Children at the expected level of development should be able to: - Be confident to try new activities and show independence, resilience and perseverance in the face of challenge; - Explain the reasons for rules, know right from wrong and try to behave accordingly; - Manage their own basic hygiene and personal needs, including dressing, going to the toilet and understanding the importance of healthy food choices.
Children at the expected level of development should be able to: - Work and play cooperatively and take turns with others; - Form positive attachments to adults and friendships with peers; - Show sensitivity to their own and to others’ needs.
Physical Development Gross Motor Skills
Children at the expected level of development should be able to: - Negotiate space and obstacles safely, with consideration for themselves and others; - Demonstrate strength, balance and coordination when playing; - Move energetically, such as running, jumping, dancing, hopping, skipping and climbing.
Fine Motor Skills
Children at the expected level of development should be able to: - Hold a pencil effectively in preparation for fluent writing – using the tripod grip in almost all cases; - Use a range of small tools, including scissors, paint brushes and cutlery; - Begin to show accuracy and care when drawing.
Children at the expected level of development should be able to: - Demonstrate understanding of what has been read to them by retelling stories and narratives using their own words and recently introduced vocabulary; - Anticipate – where appropriate – key events in stories; - Use and understand recently introduced vocabulary during discussions about stories, non-fiction, rhymes and poems and during role-play.
Children at the expected level of development should be able to: - Say a sound for each letter in the alphabet and at least 10 digraphs; - Read words consistent with their phonic knowledge by sound-blending; - Read aloud simple sentences and books that are consistent with their phonic knowledge, including some common exception words.
Children at the expected level of development should be able to: - Write recognisable letters, most of which are correctly formed; - Spell words by identifying sounds in them and representing the sounds with a letter or letters; - Write simple phrases and sentences that can be read by others.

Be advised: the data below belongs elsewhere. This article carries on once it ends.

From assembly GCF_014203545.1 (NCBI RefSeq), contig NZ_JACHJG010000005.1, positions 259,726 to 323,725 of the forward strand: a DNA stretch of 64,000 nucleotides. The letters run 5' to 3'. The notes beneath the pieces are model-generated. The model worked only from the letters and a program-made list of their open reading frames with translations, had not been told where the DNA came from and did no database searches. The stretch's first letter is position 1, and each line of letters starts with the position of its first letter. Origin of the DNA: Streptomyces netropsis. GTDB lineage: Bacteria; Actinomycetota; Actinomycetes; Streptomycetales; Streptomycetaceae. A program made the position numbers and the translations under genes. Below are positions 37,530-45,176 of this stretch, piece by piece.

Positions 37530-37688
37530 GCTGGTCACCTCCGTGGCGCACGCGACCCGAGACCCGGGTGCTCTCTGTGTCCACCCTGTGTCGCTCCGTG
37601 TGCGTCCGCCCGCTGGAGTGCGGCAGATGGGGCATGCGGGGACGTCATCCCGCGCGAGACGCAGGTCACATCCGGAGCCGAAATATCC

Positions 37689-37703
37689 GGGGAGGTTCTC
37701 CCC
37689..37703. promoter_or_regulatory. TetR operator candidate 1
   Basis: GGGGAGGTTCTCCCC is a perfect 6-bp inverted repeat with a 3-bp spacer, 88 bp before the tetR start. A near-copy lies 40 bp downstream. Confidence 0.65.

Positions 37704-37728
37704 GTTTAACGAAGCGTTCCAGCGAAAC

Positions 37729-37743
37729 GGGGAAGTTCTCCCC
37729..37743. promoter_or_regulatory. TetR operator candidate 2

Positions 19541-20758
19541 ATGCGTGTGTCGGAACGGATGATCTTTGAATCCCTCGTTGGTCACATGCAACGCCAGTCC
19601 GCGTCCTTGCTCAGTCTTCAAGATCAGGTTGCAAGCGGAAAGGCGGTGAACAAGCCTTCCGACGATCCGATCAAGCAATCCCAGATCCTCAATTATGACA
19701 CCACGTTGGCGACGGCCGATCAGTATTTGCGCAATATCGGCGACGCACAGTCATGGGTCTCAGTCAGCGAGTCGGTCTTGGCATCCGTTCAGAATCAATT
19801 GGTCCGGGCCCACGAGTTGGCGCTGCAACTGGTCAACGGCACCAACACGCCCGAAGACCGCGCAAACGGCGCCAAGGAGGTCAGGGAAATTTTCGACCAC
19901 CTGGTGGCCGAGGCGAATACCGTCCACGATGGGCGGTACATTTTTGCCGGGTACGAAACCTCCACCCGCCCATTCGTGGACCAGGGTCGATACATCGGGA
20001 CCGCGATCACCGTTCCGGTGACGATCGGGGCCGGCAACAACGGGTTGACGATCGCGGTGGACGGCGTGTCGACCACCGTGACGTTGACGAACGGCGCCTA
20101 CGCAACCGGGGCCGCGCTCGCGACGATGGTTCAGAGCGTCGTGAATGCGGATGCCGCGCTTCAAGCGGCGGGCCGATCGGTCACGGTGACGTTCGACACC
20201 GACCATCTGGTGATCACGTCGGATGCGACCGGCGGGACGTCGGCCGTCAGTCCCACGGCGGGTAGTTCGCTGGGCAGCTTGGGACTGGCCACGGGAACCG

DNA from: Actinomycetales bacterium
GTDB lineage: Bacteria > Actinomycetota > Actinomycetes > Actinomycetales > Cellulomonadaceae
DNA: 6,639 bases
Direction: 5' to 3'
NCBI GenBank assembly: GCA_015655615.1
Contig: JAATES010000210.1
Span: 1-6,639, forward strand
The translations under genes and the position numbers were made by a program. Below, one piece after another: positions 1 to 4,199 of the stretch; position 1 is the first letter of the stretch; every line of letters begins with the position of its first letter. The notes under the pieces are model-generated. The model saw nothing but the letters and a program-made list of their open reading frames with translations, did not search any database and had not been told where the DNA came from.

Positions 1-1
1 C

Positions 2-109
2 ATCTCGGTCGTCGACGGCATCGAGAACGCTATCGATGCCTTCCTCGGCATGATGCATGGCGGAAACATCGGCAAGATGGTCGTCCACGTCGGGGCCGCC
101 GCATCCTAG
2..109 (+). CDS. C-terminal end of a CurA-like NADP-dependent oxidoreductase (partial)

Children at the expected level of development should be able to: - Have a deep understanding of number to 10, including the composition of each number; Subitise (recognise quantities without counting) up to 5; - Automatically recall (without reference to rhymes, counting or other aids) number bonds up to 5 (including subtraction facts) and some number bonds to 10, including double facts.
Children at the expected level of development should be able to: - Verbally count beyond 20, recognising the pattern of the counting system; - Compare quantities up to 10 in different contexts, recognising when one quantity is greater than, less than or the same as the other quantity; - Explore and represent patterns within numbers up to 10, including evens and odds, double facts and how quantities can be distributed equally.
Understanding the World Past and Present
Children at the expected level of development should be able to: - Talk about the lives of the people around them and their roles in society; - Know some similarities and differences between things in the past and now, drawing on their experiences and what has been read in class; - Understand the past through settings, characters and events encountered in books read in class and storytelling.
People, Culture and Communities
Children at the expected level of development should be able to: - Describe their immediate environment using knowledge from observation, discussion, stories, non- fiction texts and maps; - Know some similarities and differences between different religious and cultural communities in this country, drawing on their experiences and what has been read in class; - Explain some similarities and differences between life in this country and life in other countries, drawing on knowledge from stories, non- fiction texts and – when appropriate – maps.